Prince Harry has live HIV test at Burrell Street


Posted on Thursday 14 July 2016
Prince Harry visiting Burrell Street Sexual Health Clinic

Prince Harry visits Burrell Street Sexual Health Clinic to raise awareness of HIV testing.

Prince Harry took a rapid HIV test at Burrell Street Sexual Health Centre today (Thursday 14 July) to normalise and de-stigmatise testing.

The test, which was broadcast live on the Royal Family’s Facebook page, was part of his work to focus the minds of his generation on the fight against HIV and AIDS.

Robert Palmer, lead health advisor and psychosexual counsellor at Burrell Street, which is part of Guy’s and St Thomas’, carried out Prince Harry’s rapid HIV test, which took less than one minute to give a result.

He says: “It’s really important for someone like Prince Harry to have an HIV test because it normalises the testing process. It lets everyone know that it’s a simple test, it doesn’t take long, and that it’s important to know your HIV status.

“What we do know is that it’s not people who are HIV positive who are passing the infection on, it’s those who do not know their status. What we want to do is get those people into clinic.

“If Prince Harry can come along today and let it be known that a royal can have an HIV test, then everyone can have an HIV test.”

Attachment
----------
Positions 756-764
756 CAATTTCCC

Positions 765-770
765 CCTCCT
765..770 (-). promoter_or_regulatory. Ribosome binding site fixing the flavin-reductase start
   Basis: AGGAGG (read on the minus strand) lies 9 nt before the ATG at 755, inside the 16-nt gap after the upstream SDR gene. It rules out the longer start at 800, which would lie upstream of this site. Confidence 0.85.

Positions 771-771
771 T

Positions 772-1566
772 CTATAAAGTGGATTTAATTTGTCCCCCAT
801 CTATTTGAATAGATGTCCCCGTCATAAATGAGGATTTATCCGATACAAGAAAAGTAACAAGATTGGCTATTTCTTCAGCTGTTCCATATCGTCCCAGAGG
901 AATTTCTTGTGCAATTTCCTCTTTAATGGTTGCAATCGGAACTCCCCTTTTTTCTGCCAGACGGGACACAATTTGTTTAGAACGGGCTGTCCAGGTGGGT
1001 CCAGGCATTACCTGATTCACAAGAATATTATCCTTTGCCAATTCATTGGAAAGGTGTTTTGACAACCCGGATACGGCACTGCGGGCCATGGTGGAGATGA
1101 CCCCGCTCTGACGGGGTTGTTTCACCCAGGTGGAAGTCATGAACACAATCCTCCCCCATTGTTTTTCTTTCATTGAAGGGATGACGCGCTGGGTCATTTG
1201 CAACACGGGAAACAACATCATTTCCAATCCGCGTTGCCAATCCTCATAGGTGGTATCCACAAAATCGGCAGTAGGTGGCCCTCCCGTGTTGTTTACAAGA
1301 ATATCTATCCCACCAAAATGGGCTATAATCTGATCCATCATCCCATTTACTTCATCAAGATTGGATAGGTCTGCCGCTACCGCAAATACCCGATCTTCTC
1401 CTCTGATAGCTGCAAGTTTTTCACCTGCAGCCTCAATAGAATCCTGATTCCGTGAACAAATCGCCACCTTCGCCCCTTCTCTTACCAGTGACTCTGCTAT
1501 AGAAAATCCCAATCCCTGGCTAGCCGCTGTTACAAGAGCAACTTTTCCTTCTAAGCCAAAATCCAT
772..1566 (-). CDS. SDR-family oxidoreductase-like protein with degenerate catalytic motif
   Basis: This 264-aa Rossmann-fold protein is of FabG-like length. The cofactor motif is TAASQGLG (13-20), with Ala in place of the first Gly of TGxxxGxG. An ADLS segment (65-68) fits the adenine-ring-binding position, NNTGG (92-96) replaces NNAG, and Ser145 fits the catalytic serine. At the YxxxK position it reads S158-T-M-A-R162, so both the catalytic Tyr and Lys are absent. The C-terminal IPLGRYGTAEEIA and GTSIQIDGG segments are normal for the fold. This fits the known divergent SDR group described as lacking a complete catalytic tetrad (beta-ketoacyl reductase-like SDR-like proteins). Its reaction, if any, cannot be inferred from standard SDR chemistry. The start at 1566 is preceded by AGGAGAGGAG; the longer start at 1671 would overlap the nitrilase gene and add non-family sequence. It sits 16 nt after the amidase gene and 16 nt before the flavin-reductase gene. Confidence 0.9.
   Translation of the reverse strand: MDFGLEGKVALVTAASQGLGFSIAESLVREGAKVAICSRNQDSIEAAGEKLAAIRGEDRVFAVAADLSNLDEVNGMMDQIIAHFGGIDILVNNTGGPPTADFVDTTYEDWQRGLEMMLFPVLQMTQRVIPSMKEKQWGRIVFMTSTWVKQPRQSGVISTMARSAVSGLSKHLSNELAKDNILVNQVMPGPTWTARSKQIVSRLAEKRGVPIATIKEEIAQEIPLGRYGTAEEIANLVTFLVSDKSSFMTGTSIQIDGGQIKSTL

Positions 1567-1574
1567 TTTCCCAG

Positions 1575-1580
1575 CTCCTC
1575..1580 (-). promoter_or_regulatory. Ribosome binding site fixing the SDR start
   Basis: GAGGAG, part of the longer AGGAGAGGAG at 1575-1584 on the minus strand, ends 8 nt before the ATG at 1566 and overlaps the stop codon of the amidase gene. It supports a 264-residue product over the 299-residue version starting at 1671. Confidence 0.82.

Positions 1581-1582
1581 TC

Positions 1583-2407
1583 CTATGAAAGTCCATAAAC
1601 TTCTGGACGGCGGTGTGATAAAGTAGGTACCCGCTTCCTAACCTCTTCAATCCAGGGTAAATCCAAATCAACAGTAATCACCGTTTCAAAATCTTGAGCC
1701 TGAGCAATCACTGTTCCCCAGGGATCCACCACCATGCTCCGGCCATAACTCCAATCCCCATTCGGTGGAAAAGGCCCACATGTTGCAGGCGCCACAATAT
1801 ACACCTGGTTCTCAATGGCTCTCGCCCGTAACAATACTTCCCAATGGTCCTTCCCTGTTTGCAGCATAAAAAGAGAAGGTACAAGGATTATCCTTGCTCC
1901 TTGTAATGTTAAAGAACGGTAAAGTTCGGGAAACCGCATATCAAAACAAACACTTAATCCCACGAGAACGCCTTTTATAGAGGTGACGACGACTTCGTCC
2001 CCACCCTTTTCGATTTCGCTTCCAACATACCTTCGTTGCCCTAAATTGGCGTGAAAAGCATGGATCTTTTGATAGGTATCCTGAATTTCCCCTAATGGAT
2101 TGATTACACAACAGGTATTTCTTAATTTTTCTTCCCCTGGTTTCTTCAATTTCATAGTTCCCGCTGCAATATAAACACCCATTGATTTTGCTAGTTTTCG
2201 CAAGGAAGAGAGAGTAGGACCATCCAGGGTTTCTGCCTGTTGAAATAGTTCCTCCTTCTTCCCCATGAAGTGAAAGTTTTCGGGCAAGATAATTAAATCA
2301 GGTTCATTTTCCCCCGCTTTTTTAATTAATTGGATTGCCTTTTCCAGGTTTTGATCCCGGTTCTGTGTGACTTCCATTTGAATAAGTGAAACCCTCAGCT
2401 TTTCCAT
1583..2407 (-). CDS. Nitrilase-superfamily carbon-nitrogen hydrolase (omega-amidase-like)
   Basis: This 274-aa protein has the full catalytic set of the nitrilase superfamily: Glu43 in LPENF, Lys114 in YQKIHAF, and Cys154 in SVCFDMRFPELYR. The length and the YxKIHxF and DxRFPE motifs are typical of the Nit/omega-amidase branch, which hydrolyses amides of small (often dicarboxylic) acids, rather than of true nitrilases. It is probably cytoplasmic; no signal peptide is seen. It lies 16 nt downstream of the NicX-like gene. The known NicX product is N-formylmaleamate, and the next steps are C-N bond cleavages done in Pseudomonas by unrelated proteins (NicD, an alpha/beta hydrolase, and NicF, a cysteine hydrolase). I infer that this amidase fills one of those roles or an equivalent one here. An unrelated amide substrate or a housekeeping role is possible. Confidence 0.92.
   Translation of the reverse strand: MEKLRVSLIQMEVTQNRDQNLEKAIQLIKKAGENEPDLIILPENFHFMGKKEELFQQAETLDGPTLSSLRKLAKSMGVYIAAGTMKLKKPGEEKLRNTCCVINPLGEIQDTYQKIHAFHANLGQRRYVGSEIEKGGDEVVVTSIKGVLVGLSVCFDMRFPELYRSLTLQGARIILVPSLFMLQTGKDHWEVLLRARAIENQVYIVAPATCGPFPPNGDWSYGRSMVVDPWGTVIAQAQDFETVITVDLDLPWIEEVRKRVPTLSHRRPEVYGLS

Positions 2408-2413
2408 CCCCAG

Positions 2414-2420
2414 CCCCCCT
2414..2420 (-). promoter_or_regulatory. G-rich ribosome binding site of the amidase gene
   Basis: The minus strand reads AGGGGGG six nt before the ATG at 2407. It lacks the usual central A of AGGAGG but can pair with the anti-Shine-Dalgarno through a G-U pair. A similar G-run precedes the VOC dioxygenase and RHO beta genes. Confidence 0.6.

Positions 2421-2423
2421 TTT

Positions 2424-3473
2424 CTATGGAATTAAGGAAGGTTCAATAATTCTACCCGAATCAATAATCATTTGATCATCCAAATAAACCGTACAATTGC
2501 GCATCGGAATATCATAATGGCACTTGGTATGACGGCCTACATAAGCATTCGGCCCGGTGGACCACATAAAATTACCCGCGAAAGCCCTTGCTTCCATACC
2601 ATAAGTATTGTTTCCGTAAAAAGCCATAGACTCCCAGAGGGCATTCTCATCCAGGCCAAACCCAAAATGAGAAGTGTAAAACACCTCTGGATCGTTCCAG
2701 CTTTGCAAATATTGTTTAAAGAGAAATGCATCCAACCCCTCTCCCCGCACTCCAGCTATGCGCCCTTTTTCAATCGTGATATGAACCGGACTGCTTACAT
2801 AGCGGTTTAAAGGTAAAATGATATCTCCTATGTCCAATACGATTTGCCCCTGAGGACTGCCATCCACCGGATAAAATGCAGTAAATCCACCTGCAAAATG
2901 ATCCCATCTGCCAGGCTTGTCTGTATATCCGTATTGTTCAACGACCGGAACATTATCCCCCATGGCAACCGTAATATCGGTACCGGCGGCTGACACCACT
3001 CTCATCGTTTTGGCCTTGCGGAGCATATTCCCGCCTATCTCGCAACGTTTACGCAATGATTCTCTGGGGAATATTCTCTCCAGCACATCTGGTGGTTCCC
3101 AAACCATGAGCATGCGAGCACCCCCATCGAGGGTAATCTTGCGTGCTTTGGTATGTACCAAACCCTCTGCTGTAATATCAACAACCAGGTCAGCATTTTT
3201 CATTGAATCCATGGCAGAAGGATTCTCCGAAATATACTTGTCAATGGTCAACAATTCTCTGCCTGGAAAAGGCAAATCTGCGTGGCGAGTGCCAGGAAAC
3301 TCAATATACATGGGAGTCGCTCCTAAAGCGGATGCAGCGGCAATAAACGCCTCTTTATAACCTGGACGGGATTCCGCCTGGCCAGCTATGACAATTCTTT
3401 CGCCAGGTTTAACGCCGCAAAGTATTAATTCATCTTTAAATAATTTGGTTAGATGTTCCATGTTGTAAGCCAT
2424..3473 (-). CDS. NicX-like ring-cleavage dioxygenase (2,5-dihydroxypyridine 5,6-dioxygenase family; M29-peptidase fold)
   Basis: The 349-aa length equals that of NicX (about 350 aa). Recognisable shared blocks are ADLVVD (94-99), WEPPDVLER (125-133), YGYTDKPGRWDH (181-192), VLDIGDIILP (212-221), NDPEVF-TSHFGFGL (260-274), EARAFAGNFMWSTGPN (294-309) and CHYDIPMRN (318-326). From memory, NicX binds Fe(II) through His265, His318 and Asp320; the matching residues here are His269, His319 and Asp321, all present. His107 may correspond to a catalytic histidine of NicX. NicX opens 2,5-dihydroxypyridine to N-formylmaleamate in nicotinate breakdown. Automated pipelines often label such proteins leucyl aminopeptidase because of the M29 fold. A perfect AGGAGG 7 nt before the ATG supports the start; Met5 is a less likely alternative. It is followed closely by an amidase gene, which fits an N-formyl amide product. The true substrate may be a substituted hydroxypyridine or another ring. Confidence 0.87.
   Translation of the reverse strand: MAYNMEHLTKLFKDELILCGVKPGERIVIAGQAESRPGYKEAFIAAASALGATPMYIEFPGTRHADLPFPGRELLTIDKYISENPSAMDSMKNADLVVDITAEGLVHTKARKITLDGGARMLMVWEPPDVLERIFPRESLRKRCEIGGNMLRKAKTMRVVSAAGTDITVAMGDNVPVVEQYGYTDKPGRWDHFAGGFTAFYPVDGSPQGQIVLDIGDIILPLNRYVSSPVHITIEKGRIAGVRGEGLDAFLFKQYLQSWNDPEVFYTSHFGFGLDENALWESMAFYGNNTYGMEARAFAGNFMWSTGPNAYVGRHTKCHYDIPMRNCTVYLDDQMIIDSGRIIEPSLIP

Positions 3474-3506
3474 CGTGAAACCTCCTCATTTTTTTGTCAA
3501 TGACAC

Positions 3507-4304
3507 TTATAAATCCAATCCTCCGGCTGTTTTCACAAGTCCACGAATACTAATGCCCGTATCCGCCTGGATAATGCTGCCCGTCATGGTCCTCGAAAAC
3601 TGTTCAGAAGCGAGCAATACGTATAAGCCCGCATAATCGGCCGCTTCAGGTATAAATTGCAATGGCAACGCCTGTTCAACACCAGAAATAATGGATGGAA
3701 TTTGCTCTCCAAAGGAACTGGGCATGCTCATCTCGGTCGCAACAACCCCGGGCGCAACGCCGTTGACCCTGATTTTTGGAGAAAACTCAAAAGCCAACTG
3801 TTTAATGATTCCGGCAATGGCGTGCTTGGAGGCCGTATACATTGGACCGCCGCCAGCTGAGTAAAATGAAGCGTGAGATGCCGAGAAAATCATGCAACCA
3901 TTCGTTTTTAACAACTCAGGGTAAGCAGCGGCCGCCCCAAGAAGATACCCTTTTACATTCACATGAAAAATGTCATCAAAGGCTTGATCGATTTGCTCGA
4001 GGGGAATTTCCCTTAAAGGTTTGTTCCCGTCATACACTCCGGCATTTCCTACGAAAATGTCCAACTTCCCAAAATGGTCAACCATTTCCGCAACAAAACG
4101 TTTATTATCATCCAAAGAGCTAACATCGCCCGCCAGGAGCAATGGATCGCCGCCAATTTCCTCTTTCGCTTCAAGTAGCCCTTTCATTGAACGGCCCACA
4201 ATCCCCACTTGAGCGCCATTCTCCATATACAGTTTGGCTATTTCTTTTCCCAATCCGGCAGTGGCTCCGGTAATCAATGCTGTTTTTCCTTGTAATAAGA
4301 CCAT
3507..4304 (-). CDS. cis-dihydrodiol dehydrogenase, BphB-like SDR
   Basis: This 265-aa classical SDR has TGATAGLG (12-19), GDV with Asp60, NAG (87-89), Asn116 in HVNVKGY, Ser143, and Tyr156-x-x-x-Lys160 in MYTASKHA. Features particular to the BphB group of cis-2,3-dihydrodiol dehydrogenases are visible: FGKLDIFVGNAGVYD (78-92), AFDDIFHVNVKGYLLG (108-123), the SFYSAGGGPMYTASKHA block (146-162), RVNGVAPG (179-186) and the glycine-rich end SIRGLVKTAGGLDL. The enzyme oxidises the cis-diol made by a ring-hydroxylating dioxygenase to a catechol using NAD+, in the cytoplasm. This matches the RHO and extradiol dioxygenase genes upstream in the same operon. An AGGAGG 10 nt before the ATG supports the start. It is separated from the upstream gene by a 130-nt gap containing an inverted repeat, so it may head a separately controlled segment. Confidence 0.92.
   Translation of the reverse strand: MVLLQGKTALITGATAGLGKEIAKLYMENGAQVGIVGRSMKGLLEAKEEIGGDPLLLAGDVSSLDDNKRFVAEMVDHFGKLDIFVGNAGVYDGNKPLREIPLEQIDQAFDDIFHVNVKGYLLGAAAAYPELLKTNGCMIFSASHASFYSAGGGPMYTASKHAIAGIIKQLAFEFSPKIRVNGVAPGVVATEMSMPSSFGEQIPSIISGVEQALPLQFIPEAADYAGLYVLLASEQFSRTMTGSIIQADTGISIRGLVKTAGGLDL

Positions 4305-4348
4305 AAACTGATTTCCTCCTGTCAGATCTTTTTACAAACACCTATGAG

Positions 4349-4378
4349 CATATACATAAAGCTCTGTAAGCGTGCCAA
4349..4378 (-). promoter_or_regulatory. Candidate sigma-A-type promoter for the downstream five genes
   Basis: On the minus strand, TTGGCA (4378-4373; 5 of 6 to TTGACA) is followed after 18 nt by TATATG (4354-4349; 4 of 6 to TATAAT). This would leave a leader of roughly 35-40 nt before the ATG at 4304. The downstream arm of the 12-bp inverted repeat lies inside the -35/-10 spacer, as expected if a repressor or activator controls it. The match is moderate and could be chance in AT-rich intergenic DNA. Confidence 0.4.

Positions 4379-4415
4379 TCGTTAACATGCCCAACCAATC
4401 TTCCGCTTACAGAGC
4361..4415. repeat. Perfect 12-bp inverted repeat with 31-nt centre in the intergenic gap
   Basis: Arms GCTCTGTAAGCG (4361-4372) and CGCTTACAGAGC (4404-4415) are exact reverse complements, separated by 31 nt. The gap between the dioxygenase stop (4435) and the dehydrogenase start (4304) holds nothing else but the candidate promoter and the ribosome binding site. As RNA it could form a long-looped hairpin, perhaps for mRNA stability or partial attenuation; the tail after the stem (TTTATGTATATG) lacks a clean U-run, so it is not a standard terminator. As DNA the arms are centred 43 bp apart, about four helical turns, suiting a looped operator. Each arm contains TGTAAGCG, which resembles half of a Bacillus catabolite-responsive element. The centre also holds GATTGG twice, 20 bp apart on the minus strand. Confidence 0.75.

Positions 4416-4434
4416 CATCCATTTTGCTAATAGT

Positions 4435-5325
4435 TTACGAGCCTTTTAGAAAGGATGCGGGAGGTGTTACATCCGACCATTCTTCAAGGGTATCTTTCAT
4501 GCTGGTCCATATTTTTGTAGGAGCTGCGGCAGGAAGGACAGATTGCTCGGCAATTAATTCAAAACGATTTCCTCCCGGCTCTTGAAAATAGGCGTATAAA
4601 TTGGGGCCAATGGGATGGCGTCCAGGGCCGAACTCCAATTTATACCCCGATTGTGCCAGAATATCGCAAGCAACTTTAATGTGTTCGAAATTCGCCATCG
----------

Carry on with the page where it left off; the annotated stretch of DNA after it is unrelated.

Burrell Street prides itself on using innovative methods to normalise and de-stigmatise testing in an area of London with the highest rate of HIV positive patients in the UK.

HIV rates in the UK continue to rise despite years of progress in treating the illness. One of the biggest factors has been that up to 17% of HIV positive patients are unaware of their status and so can unintentionally pass on the virus to partners.

Worldwide as many as 17 million people are unaware that they have HIV. Late diagnosis also means people don’t get early treatment to enable them to lead healthy lives.

Kensington Palace reported that Prince Harry believes that until everyone feels relaxed about having an HIV test – whether from higher risk groups or not – then tackling the stigma and fear surrounding this simple test will continue to allow the virus to win.  

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